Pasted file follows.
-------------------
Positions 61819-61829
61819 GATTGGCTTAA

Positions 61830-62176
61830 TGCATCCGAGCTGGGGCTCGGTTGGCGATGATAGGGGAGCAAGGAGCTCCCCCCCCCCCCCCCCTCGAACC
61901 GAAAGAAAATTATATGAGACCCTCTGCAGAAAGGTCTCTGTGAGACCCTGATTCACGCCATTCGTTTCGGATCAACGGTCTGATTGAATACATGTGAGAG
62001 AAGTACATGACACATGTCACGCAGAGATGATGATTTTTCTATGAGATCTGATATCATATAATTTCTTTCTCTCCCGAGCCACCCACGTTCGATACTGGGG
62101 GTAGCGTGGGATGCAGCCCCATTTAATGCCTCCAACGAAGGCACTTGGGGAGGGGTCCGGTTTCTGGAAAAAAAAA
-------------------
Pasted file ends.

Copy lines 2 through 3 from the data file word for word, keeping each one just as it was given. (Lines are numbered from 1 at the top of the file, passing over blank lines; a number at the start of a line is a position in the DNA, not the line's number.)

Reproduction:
61819 GATTGGCTTAA

Positions 61830-62176